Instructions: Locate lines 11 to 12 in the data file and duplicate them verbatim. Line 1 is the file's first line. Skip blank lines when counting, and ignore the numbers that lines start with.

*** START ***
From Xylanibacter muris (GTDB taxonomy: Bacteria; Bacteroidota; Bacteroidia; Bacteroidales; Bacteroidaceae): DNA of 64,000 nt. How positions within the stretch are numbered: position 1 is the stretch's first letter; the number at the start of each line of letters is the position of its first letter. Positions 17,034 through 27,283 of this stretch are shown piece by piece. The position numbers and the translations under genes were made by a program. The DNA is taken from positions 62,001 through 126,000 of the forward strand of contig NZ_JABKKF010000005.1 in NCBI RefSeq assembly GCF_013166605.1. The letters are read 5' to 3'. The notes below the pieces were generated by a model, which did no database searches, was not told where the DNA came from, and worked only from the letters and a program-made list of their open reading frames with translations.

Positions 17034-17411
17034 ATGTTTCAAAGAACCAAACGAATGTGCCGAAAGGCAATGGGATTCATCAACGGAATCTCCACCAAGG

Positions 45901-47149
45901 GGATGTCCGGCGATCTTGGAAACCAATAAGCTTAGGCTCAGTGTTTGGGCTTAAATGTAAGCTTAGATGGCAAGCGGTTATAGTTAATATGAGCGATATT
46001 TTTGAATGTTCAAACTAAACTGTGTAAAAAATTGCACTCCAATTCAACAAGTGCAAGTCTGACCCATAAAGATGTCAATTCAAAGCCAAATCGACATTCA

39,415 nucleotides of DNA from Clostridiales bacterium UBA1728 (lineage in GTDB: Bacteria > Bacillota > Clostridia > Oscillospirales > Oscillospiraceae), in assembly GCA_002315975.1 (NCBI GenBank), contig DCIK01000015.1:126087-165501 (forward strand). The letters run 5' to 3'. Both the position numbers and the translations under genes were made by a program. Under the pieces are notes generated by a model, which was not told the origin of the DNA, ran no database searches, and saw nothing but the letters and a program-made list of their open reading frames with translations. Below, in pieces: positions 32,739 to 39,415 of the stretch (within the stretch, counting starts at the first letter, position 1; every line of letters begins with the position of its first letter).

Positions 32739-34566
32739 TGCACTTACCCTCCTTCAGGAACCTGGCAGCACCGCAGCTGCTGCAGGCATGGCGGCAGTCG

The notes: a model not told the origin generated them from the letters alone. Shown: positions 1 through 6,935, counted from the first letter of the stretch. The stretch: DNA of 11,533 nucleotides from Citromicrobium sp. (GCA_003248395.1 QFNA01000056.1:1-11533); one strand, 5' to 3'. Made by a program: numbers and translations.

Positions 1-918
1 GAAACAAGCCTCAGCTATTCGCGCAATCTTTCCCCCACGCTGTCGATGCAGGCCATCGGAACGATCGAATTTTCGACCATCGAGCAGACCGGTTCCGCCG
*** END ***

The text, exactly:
Positions 1-918
1 GAAACAAGCCTCAGCTATTCGCGCAATCTTTCCCCCACGCTGTCGATGCAGGCCATCGGAACGATCGAATTTTCGACCATCGAGCAGACCGGTTCCGCCG